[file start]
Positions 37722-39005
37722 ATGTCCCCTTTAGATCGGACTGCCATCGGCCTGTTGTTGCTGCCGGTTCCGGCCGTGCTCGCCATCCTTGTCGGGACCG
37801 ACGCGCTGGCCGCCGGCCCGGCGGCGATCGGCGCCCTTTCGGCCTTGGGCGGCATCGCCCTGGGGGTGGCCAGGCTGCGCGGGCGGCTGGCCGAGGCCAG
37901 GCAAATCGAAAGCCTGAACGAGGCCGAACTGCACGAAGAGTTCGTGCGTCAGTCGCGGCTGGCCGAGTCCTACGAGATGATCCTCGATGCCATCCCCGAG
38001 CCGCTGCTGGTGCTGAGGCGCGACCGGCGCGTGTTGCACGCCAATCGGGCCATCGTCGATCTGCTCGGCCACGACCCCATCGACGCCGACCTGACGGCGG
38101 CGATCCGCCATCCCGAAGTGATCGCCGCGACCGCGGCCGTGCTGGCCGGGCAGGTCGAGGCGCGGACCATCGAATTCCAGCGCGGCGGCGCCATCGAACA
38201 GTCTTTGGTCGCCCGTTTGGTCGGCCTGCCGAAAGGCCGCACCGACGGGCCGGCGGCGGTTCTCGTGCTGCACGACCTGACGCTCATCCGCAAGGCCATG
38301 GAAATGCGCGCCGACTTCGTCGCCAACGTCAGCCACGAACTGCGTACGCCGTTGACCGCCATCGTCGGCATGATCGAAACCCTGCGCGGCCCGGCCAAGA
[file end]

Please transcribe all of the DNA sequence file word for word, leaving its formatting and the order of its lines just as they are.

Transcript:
Positions 37722-39005
37722 ATGTCCCCTTTAGATCGGACTGCCATCGGCCTGTTGTTGCTGCCGGTTCCGGCCGTGCTCGCCATCCTTGTCGGGACCG
37801 ACGCGCTGGCCGCCGGCCCGGCGGCGATCGGCGCCCTTTCGGCCTTGGGCGGCATCGCCCTGGGGGTGGCCAGGCTGCGCGGGCGGCTGGCCGAGGCCAG
37901 GCAAATCGAAAGCCTGAACGAGGCCGAACTGCACGAAGAGTTCGTGCGTCAGTCGCGGCTGGCCGAGTCCTACGAGATGATCCTCGATGCCATCCCCGAG
38001 CCGCTGCTGGTGCTGAGGCGCGACCGGCGCGTGTTGCACGCCAATCGGGCCATCGTCGATCTGCTCGGCCACGACCCCATCGACGCCGACCTGACGGCGG
38101 CGATCCGCCATCCCGAAGTGATCGCCGCGACCGCGGCCGTGCTGGCCGGGCAGGTCGAGGCGCGGACCATCGAATTCCAGCGCGGCGGCGCCATCGAACA
38201 GTCTTTGGTCGCCCGTTTGGTCGGCCTGCCGAAAGGCCGCACCGACGGGCCGGCGGCGGTTCTCGTGCTGCACGACCTGACGCTCATCCGCAAGGCCATG
38301 GAAATGCGCGCCGACTTCGTCGCCAACGTCAGCCACGAACTGCGTACGCCGTTGACCGCCATCGTCGGCATGATCGAAACCCTGCGCGGCCCGGCCAAGA